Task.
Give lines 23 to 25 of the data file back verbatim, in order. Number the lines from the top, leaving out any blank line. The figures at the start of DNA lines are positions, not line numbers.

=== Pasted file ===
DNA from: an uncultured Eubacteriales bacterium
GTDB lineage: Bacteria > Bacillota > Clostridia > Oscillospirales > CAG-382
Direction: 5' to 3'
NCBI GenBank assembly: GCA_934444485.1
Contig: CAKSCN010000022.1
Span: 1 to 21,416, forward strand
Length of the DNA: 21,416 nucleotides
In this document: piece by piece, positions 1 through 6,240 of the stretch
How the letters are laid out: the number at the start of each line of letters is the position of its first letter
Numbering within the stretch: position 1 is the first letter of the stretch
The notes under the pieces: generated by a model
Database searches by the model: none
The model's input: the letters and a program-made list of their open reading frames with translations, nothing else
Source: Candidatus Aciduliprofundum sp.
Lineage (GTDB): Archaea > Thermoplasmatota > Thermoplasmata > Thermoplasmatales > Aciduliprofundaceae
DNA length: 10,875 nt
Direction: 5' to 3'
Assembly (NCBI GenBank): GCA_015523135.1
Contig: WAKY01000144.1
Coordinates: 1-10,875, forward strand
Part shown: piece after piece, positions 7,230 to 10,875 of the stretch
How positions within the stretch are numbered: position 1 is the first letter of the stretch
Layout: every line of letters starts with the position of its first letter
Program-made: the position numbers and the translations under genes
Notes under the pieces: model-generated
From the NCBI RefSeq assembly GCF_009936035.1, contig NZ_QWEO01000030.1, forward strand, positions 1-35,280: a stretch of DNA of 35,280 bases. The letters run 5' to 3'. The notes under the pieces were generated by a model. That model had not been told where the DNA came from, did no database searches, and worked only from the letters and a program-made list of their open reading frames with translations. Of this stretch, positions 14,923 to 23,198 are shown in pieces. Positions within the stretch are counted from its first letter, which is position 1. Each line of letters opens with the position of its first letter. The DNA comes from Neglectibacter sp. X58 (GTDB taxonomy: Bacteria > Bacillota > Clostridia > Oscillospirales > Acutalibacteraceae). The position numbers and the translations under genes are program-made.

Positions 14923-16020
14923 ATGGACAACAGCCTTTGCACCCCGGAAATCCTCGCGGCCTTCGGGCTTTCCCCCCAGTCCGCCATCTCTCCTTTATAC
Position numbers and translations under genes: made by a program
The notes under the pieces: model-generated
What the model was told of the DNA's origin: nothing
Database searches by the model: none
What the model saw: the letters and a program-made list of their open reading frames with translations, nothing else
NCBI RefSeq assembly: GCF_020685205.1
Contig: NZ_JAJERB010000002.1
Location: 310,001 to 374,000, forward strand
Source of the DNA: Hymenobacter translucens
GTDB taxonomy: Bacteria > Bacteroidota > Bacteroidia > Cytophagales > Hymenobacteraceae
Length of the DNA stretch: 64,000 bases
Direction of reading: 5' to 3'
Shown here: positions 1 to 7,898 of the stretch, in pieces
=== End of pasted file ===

Layout: every line of letters starts with the position of its first letter
Program-made: the position numbers and the translations under genes
Notes under the pieces: model-generated